# Spherical integration for cone to find electric potiential

I am integrating a hollow cone (point at origin) to get the electric potiential at a point $$b$$ at the center of the cone (at a height $$h$$ --also assume the radius of the circular top to be length h at this height). Assume a uniform surface charge density $$\sigma$$ I want to find the electric potiential at point $$b$$.

I am aware of the "ring slice method" and my issue is not with what is the final value but why is it that using spherical coordinates for integration does not work? I have tried converting the position vector to using cartesion base vectors and using still spherical coordinate variables but I still do not get the right answer. To make things clear I have tried utilizing the following integrals using spherical coordinates;

$$\frac{\sigma \sin (\theta ) }{2 \epsilon }\left(\int \frac{r'}{r-r'} \, dr\right)$$

where $$\theta$$ is $$45^\circ$$ and $$r=h$$ (the point $$b$$)

*note some simplification took place, I thought this would be fine since the integrand is not a vector but it appears not to be so, since the answer does not come out right. So next I thought maybe the vector nature of " $$R=r-r'$$ " is somehow affecting the so that's when I tried,

putting things in terms of the cartesian base vector form, that is,

$$r \sin (\theta ) \sin (\phi ) \hat{x}+r \sin (\theta ) \cos (\phi ) \hat{y}+r \cos (\theta ) \hat{z}$$

So that my integral becomes

$$\frac{\sigma \sin (\theta ) }{\sqrt{2} \epsilon }\left(\int_0^{\sqrt{2}h} \frac{r}{\sqrt{\left(r-r'\right)^2+\left(r'\right)^2}} \, dr\right)$$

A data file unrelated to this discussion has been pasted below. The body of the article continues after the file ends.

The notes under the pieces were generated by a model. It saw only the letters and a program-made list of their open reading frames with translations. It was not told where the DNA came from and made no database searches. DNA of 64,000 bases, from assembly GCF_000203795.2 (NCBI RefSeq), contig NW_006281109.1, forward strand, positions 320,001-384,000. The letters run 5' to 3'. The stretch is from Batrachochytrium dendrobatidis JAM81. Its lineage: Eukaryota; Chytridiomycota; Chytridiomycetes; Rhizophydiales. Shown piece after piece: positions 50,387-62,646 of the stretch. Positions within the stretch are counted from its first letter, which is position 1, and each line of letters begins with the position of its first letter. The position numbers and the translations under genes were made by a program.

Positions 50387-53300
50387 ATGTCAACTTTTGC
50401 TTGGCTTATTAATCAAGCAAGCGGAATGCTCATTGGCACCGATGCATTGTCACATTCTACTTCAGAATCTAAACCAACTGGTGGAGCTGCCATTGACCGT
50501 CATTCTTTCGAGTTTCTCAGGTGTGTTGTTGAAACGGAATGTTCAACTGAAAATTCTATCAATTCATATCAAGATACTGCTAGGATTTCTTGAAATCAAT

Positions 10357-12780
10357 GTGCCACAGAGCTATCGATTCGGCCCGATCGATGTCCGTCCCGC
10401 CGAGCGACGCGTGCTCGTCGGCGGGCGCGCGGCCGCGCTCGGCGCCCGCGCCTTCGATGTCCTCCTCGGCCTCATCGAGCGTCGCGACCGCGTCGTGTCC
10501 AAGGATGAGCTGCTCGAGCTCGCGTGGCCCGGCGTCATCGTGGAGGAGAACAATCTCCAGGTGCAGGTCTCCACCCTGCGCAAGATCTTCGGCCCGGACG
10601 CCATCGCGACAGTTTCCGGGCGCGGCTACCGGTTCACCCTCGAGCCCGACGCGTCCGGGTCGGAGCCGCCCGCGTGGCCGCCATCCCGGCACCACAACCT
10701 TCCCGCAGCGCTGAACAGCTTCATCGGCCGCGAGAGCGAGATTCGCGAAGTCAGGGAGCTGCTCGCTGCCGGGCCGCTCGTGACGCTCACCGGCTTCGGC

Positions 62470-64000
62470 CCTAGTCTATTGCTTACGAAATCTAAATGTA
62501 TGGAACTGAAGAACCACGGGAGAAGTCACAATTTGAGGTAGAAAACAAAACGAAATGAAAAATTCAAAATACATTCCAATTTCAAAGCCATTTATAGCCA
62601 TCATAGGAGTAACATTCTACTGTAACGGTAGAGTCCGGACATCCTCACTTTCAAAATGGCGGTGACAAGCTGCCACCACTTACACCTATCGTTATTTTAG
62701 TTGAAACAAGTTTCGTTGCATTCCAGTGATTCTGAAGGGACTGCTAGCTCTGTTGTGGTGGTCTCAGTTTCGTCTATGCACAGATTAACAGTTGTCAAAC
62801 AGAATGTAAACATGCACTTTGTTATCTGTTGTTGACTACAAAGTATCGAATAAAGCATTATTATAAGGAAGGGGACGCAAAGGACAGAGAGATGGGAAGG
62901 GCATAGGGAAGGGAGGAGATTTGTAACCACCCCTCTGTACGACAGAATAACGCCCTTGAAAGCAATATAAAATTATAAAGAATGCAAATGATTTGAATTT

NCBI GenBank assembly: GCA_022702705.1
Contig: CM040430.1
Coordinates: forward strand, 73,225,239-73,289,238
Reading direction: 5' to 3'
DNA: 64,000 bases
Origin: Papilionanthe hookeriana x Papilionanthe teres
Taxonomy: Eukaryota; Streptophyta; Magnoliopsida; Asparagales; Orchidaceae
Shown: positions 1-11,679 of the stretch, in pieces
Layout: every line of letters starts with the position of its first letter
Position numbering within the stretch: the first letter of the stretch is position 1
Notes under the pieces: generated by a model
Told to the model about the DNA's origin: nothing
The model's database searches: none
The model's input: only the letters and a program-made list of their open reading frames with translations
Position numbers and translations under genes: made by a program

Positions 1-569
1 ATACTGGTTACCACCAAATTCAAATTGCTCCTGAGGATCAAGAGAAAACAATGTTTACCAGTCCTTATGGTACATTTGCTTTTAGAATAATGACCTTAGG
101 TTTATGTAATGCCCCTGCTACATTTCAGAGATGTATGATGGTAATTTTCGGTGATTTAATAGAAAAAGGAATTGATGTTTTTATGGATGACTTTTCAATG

which is pretty close to a step in the solution manual however not quite, the funny thing is that if I use the substitution $$r'=l/\sqrt{2}$$ I get the same form as the solution value. This does not make sense though because I am already integrating the hypotenuse variable which is the longest side of the triangle, so what could $$l$$ represent!

I am very confused and could use some help. I hope I explained things clearly enough but if need be I can attach pictures.

P.S. sorry I did not include the limits of integration, my knowledge on latex is not very good and this is the best I could do. The first integral I already have calculated (the $$2\pi$$ result) and simplified, the limits in the remaining integral should be from $$0$$ to $$\sqrt{2}h$$

• meta.math.stackexchange.com/q/5020 i am still learning it myself and I am pretty sure the integral font can be enlarged
– user108787
Commented Sep 12, 2016 at 22:10

In spherical coordinates, consider a point $\vec{r}$ on the cone, at distance/radius r from the tip and azimuthal angle $\phi$. The cone surface element at $\vec{r}$, of length $dr$ and width $r\sin\theta \; d\phi$, gives a corresponding charge element $$d\sigma = \sigma r\sin\theta \; d\phi dr$$ while the distance from $\vec{r}$ to the point $b$ at the cone's center reads $$d = \sqrt{r^2\sin^2\theta + (h - r\sin\theta)^2}$$ For $\theta=\pi/4$ these become $$d\sigma = \sigma \sqrt{2} \;(r/\sqrt{2}) \; d\phi \;d(r/\sqrt{2})$$ $$d = \sqrt{(r/\sqrt{2})^2 + (h - r/\sqrt{2})^2}$$ Substitute into the expression for the potential and you should retrieve what you are looking for.